Hardware capacity recycling and the future of computation
Finding the right balance between technological advancements and a healthier environment will define the future of our planet. The manufacture, use, servicing, and disposal of technology have been the single most consequential factor for our planet since the start of the industrial revolution. Global CO2 emissions alarmingly reached new historical levels in 2021 after a COVID-enforced decline in emissions in 2020.
In a 1996 essay on the relationship between technology and the environment, Dominique Foray and Arnulf Grubler famously argued that tackling climate change would require a “deeper understanding of the mechanisms underlying technological change and the factors governing the diffusion of environmentally relevant technologies”. In essence, scaling back on creating new technologies is not the answer to the problem. Instead, the design of environmentally-friendly tech and more innovative use of existing systems might be our only way out of the climate crisis.
The cloud industry in focus
The cloud industry will do well today to heed these recommendations. The cloud has been described as the “nexus of technology”. The industry’s importance to modern commerce casts a critical light on its role in our current environmental predicament. For example, recent studies associate the rise in global electricity consumption with the proliferation of data hubs and a raft of associated socioeconomic factors. However, compounding this problem is the considerable amount of e-waste in data centres, offices, and homes. The underutilisation of computing hardware, from idle servers in data centres to underutilised video game GPUs, has thrust us into a vicious cycle of excessive manufacturing and limited usage.
The Natural Resources Defense Council (NRDC) published a paper in 2014 estimating data centre server utilisation to be between 12% and 18% on average. Despite improvements, server utilisation remains low across data centres. During non-peak hours, servers are inactive or underutilised, resulting in significant e-waste. A practical alternative approach to hardware management is providing avenues for spare computational capacity on a global scale.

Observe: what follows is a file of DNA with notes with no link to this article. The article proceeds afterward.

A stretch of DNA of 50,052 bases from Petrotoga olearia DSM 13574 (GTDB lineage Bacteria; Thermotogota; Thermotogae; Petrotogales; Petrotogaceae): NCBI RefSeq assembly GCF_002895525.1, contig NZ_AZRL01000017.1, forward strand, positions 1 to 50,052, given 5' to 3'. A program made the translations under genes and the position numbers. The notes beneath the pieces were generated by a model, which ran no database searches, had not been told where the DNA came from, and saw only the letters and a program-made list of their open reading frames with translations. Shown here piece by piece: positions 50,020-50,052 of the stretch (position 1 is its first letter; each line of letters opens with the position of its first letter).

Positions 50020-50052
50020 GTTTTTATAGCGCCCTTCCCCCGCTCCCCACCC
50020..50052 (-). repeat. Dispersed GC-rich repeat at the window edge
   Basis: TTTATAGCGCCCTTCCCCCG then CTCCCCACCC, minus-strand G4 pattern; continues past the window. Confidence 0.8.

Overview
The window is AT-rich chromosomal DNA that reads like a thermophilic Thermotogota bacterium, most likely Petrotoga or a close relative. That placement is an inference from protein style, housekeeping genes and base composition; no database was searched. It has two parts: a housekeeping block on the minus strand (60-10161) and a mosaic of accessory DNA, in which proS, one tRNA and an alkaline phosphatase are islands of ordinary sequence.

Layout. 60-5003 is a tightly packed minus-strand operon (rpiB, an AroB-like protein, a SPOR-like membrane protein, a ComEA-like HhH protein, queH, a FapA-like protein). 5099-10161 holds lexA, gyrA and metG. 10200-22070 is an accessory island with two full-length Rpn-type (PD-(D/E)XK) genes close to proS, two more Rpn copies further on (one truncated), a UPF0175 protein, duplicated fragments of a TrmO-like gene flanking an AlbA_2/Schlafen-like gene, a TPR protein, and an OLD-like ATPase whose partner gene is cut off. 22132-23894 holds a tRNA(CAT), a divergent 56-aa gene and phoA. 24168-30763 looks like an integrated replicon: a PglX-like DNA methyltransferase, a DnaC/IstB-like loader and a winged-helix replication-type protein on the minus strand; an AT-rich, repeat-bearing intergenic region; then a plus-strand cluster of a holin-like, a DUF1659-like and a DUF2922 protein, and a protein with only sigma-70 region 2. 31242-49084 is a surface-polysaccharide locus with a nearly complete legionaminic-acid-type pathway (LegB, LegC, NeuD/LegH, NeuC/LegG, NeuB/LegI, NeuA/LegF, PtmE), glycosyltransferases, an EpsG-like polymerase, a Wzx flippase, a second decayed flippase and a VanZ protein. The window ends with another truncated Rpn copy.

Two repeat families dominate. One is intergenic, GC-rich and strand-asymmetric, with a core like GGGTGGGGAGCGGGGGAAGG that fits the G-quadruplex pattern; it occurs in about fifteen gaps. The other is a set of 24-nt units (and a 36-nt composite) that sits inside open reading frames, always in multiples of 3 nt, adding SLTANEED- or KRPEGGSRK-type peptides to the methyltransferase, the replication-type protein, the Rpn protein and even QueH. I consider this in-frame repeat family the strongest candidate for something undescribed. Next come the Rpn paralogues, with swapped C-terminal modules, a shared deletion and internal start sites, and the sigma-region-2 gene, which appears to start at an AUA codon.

Spare capacity recycling is a revolutionary model
In a previous post, we addressed how proper server recycling would enhance overall lifecycle management. This underlines one of our core value propositions as a network. Cudos is a decentralised cloud and computation blockchain aiming to meet the cloud computing demands of the future by enabling the buying and selling of computing capacity over a blockchain. Ultimately, our model would unite the robust security architecture of blockchains with a distributed cloud marketplace sufficiently potent to power a slew of emerging technologies.
This will be achieved by providing near-limitless computing power via a global network of service providers. We recently released the Alpha version for our decentralised cloud platform. With Cudo Compute, we are challenging the monopoly of centralised cloud providers like Amazon, Microsoft, and Google with an ecologically viable alternative. Globally, data centres are squandering tremendous amounts of computing and hardware capacity as they utilise roughly only a quarter of their total computational capability.
Furthermore, Cudo Compute will comprise hardware beyond server farms as personal devices such as GPUs will also potentially offer computing capacity when we go live. We previously addressed the unique opportunities available to gamers on our platform. For example, statistics show that gaming hardware is massively underutilised globally, with players averaging less than thirteen hours of hardware utilisation time weekly. The range of Cudo Compute hardware will effectively democratise the cloud industry, make it accessible to numerous participants, improve network latency, and address environmental needs.
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About Cudo Compute
Cudo Compute is a fairer cloud computing platform for everyone. It provides access to distributed resources by leveraging underutilised computing globally on idle data centre hardware. It allows users to deploy virtual machines on the world’s first democratised cloud platform, finding the optimal resources in the ideal location at the best price.
Cudo Compute aims to democratise the public cloud by delivering a more sustainable economic, environmental, and societal model for computing by empowering businesses and individuals to monetise unused resources.
Our platform allows organisations and developers to deploy, run and scale based on demands without the constraints of centralised cloud environments. As a result, we realise significant availability, proximity and cost benefits for customers by simplifying their access to a broader pool of high-powered computing and distributed resources at the edge.
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